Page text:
2 lead to considerable financial loss, or disturb the operation of public authorities. In 2004 the European Network and Information Security Agency (ENISA) has been established. Its aim is contributing to ensuring a high level and developing a culture of network and information security (NIS) within the EU. ENISA cooperates with the Commission, the Member States and, consequently, the business community in meeting the requirements of network and information security, including present and future EU legislation. Nowadays the proposal of Directive of the European Parliament and of the Council concerning measures to ensure a high common level of network and information security across the Union [4] is agreed among member states. It makes member states, key internet providers and critical infrastructure operators obliged to secure their systems. Moreover, these parties are required to manage the risks to their networks and to report important security breaches. Each country and designated national authority for network and information security (e.g. CERTs) should improve readiness and engagement of the private sector in cyberspace risk management. The key cyberspace players like banking, energy supply, transport, Internet services as well as public administrations should assess and manage the networks and information systems risks. They should share the identified risks with the national NIS competent authorities to enable common cyber situational awareness for decision makers. The directive enforces the following measures [4]: Each Member State must adopt a NIS strategy and designate a national NIS competent authority with adequate financial and human resources to prevent, handle and respond to NIS risks and incidents; It is necessary to create a cooperation mechanism among Member States and the Commission to share early warnings on risks and incidents through a secure infrastructure, cooperate and organise regular peer reviews; Operators of critical infrastructures in some sectors (financial services, transport, energy, health), enablers of information society services (notably: app stores e- commerce platforms, Internet payment, cloud computing, search engines, social networks) and public administrations must adopt risk management practices and report major security incidents on their core services. The above requirements create the baseline for executive regulations modification. The current regulatory framework requires only telecommunication companies to adopt risk management steps and to report serious NIS incidents. The EU is going to contribute efforts to strengthen Critical Information Infrastructure Protection (CIIP) cooperation networks involving governments and private sector. Moreover these efforts should be supported by research and development and academia in the EU. To avoid duplications, the EU is exploring possibilities on how the EU and NATO can complement their efforts to heighten the resilience of critical governmental, defense and other information infrastructures on which the members of both organizations depend. II. CYBERSPACE A. Cyberspace new definition in Polish legislation The requirements on the security incidents management defined by EU have reflection in Polish regulations. In August 2011 in Poland several acts introducing the definition of cyberspace went into effect (in accordance with Article 2 paragraph 1b of the Act from 29th August 2002 on martial law and the powers of the Supreme Commander of the Armed Forces as well as the Commander s subordination to the constitutional authorities of the Republic of Poland). This act grants state institutions a special authorization in the case of arising of a threat, which may affect country s operation as a result of cyberspace activities. According to them cyberspace is a space where processing and exchanging information created by the information and communications technology (ICT) systems takes place. There was also introduced the term Cyberspace of the Republic of Poland (CRP) as a cyberspace within the territory of the Polish state and beyond, in places where the representatives of the RP are operating. B. Cyberspace Protection Policy of the Republic of Poland In June 2013 the Ministry of Administration and Digitization in cooperation with the Internal Security Agency published final document titled Cyberspace Protection Policy of the Republic of Poland [5]. This document appoints the Governmental Computer Security Incident Response Team CERT.GOV.PL as the primary CERT in the area of government administration and the civil area. In the area of CRP security its main task is to protect organizational units of public administration of the Republic of Poland against cyber threats, with particular emphasis on attacks targeted at infrastructure, including ICT systems and networks, destruction or disruption of which could pose a threat to human life, health, national heritage and the environment to a significant extent, or cause serious property damage and disrupt the functioning of the state. In the military, this role is realized by Departmental Centre for Security Management of ICT Networks and Services. The policy [5] defines the following objectives: Increasing the level of security of the State ICT infrastructure. Improving the capacity to prevent and combat threats from cyberspace. Reducing the impact of incidents threatening the ICT security. Determining the competence of entities responsible for the security of cyberspace. Creating and implementing a coherent system of cyberspace security management for all government administration entities and establishing guidelines in this area for non-state actors.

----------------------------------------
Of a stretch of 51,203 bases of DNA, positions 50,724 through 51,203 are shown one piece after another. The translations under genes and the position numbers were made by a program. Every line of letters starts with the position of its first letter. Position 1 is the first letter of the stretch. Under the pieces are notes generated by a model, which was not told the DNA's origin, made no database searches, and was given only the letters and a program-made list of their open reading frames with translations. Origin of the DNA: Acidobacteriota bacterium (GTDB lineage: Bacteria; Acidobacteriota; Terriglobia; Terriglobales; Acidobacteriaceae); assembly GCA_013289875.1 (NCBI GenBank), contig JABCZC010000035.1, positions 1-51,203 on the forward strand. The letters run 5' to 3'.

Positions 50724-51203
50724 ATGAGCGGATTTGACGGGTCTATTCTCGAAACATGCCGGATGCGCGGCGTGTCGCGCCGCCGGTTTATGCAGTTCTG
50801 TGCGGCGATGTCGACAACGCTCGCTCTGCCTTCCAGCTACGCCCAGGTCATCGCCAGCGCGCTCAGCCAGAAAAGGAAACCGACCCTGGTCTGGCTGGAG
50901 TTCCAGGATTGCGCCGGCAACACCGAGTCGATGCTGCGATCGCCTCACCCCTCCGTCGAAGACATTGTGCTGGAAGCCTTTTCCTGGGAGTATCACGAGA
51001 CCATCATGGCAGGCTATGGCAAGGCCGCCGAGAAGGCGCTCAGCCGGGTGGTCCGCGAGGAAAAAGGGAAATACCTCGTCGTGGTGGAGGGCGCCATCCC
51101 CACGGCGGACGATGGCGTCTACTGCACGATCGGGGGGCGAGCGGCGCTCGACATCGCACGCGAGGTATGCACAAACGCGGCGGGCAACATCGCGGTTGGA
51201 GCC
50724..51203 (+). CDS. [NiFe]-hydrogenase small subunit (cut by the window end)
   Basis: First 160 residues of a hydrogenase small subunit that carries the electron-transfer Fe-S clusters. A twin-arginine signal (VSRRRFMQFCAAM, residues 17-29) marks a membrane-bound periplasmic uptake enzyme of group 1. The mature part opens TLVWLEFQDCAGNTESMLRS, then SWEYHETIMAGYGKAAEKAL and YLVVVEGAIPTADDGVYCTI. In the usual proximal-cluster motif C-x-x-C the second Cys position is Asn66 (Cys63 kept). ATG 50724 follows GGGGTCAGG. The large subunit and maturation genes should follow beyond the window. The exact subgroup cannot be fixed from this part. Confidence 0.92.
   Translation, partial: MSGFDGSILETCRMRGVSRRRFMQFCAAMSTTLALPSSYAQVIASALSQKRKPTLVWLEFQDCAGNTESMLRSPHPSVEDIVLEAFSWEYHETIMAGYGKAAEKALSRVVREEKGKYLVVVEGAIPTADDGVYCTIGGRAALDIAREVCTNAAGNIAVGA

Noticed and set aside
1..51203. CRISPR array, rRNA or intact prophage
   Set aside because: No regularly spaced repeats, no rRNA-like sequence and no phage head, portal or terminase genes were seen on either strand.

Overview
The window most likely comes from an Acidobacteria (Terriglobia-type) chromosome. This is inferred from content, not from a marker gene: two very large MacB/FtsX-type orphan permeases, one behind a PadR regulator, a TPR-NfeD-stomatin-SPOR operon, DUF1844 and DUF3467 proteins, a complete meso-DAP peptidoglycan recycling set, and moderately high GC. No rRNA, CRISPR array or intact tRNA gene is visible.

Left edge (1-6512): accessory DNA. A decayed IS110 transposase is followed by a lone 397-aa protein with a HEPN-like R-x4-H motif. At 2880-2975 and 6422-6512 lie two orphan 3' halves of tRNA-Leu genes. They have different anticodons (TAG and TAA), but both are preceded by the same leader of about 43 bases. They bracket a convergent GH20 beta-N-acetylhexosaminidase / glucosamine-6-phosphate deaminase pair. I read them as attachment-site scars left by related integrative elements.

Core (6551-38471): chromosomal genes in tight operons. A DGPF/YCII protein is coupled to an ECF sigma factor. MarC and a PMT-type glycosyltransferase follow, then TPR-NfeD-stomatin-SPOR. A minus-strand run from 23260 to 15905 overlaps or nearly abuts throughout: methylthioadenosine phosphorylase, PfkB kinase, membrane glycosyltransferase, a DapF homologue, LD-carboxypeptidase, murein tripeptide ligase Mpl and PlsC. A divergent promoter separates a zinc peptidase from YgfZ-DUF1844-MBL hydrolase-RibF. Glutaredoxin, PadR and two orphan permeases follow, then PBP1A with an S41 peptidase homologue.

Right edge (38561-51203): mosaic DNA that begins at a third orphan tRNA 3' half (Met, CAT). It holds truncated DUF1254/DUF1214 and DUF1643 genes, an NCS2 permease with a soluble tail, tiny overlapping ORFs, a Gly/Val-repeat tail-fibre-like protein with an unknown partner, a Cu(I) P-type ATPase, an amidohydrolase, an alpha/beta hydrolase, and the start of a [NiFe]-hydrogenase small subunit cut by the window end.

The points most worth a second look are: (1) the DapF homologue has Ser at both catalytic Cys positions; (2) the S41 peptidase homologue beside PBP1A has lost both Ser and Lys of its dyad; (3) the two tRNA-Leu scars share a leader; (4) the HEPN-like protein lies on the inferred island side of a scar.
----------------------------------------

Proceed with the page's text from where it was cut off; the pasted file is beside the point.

3 Creating a sustainable system of coordination and exchange of information between the entities responsible for the security of cyberspace and the cyberspace users. Increasing awareness of the cyberspace users on the methods and safety measures in cyberspace. From the practical point of view the question is how to attract private sector to share data about risks and incidents which they observe in their systems and networks they are responsible for? These information are usually very sensitive for each company and may be used against them resulting in the loss of reputation. In this aspect institutions collecting such sensitive data must be in a position of great trust. C. National Critical Infrastructure Protection Programme (NCIPP) On 26th March 2013 National Critical Infrastructure Protection Program (NCIPP) [6] was adopted by the Council of Ministers. The goal of the NCIPP is to improve security and resilience of critical infrastructure in Poland. To reach this goal the critical infrastructure protection systems are to be built. The protection of national critical infrastructure (NCI) bases on a shared responsibility across all levels of government and critical infrastructure owners and operators. According to NCIPP the critical infrastructure shall be understood as systems and mutually bound functional objects contained therein, including constructions, facilities, installations and services of key importance for the security of the state and its citizens, as well as serving to ensure efficient functioning of public administration authorities, institutions and enterprises. In short, critical infrastructure elements are necessary for minimal and smooth operation of the economy and the state. In Poland critical infrastructure incorporates 11 systems, which have fundamental importance for national security and for citizens as well as smart operation of public administration, institutions and business. Critical infrastructure incorporates the following systems: Energy, fuel and energy supply system, Communication system, Tele-information network system, Financial system, Food supply system, Water supply system, Health protection system, Transportation system, Rescue system, System ensuring the continuity of public administration activities, System of production, storing and use of chemical and radioactive substances, including pipelines for dangerous substances. The model is hierarchical and the system level is the second in the overall hierarchy. Each system may be then composed of Sectors, Institutions, Components and Processes (see Figure 1. ). Figure 1. The structure of Polish critical infrastructure. Over 500 elements have been identified as critical infrastructure in Poland, but the list is not publically available. III. Figure 2. Cyberspace players. CYBERSPACE SECURITY THREATS EVALUATION SYSTEM A. The concept In response to 5th objective of Polish Cyberspace Protection Policy (chapter II B) the National Centre for Research and Development (NRCD) launched the project titled Cyberspace Security Threats Evaluation System of the Republic of Poland for national security management system - SEZBC (project No DOBR-BIO4/011/13221/2013). Military Communications Institute (as a leader of the consortium) realizes this project in cooperation with Enamor International Ltd. and PBP Enamor Ltd. The potential beneficiaries of the system appointed by NCRC are: Ministry of Administration and Digitization, Internal Security Agency, Government Centre for Security and National Security Bureau.